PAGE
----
Project HELP: PTSD—How to Use with Preschoolers

As WMU focuses on Project HELP: Post-Traumatic Stress Disorder (PTSD), all ages in the church are encouraged to be involved in this critical issue. You may be wondering, How can I focus on this critical issue with preschoolers?

Following are recommendations about using Project HELP: PTSD with preschoolers.

Hints for Preschool Teachers

Project HELP: PTSD Ministering to Military Families

You may be near a military base with many military personnel, have one military family in your church, or have a family with a member in the National Guard or Reserves. As a preschool leader in the church, this is an opportunity for you to serve these families in a special way. As they entrust their preschooler to you while at church, this may open doors for you to reach out to military families. There are also opportunities to minister to military families outside the church.

Each military family has its own strengths and needs. Use these ideas as possibilities for ministry to the needs of military families. Realize that these are ideas for ministry to any military family, not just to those with a family member who has PTSD. Following are ways to give care and support to all military families.

Reflections from WMU Missions Celebration and Annual Meeting

Native Praise

Blessed. That is how I feel after attending the WMU Missions Celebration and Annual Meeting last week. There are many moments that I want to remember such as Wanda Lee’s last address at a WMU Annual Meeting as our executive director. Moments such as the special prayertime for missionaries, many of whom had taken the early retirement package from the International Mission Board. Seeing the Native Praise choir in their colorful dresses and hearing them sing and pray in their Native American languages. Hearing a child sing in her clear voice, “Here I Am, Lord.” Such special moments in which I was blessed to experience.

Even more than those moments, I want to remember the people who touched my life. There are too many to list, so here are a few snapshots of moments with several people.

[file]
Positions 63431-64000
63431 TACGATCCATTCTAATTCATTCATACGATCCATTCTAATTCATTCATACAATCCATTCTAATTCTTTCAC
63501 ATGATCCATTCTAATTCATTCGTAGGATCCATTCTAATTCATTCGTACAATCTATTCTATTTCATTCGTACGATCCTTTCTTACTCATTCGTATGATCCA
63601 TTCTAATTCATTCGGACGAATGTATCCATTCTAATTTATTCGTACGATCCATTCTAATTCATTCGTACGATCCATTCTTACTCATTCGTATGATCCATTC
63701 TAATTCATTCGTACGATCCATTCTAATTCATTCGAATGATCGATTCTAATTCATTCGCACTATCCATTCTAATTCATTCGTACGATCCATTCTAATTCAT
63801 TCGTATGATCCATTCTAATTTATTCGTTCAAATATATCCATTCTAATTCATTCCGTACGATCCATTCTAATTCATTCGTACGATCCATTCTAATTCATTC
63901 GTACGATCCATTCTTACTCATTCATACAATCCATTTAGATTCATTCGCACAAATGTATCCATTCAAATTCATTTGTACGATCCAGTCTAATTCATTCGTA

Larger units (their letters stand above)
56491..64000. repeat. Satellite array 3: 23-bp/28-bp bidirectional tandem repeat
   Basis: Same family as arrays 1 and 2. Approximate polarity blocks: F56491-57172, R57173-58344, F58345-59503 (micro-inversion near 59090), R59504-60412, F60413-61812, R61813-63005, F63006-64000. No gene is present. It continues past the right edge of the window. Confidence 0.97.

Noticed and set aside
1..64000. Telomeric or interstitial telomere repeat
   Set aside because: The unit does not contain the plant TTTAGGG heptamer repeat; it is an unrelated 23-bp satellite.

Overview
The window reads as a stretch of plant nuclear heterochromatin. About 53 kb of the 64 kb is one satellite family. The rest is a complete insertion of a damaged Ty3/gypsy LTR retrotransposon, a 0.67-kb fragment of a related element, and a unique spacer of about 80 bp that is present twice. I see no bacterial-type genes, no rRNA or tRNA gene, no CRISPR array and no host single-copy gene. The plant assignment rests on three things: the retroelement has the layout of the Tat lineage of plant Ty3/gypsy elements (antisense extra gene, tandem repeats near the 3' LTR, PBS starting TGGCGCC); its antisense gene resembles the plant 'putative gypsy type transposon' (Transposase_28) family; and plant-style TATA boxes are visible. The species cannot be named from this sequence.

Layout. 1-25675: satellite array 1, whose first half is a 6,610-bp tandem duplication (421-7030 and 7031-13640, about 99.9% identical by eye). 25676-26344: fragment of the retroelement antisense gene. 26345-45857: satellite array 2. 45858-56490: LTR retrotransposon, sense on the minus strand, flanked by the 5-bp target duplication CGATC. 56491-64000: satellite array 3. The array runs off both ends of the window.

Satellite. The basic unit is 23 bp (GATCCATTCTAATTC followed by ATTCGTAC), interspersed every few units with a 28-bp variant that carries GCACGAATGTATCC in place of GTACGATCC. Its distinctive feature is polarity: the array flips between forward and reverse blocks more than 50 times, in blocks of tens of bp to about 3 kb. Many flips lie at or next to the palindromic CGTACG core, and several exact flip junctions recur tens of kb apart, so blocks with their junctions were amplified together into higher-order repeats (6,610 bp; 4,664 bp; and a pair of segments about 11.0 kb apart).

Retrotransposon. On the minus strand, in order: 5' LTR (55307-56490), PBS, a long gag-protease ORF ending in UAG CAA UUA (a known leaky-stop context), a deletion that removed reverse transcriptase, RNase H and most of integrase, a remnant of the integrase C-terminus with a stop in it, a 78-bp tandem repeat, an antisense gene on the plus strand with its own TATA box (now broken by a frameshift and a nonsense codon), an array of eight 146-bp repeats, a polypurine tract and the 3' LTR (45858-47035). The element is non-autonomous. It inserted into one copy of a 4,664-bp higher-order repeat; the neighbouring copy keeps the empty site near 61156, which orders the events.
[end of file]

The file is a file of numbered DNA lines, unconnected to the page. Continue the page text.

Seeing and Meeting Needs in Your Community

praying girls

Mickey Hennerman said that one of the most difficult aspects of his work in Bangladesh is seeing the extreme conditions that many people live in every day. Mr. and Mrs. Hennerman’s ministry has been the hands and feet of Christ in a world stricken by poverty and hunger. Through their learning center, young girls have received academic lessons, as well as learning job skills. Above all else, the young girls have heard the good news of Jesus Christ’s love.

As Mission Friends leaders, how can we learn about needs and encourage our churches to be the hands and feet of Christ to children in need in our church and community?

Foster a relationship with a local preschool. Are there preschoolers there who need basic supplies or even clothing? Talk to small groups in your church to enlist their help in providing for these needs.

Contact your local Baptist association. Inquire about needs in your community. Ask if your association already has missions and ministries in place through which you could volunteer.

Products for Mission Friends, Teachers, and Parents

These are just a few of our helpful books, resources and a Mission Friends T-Shirt. Many other books and resources are available as well as finger puppets and other items perfect for your preschool classroom or home! Order using the links to the WMU online store or call 1-800-968-7301.

Mission Friends Guide for Leaders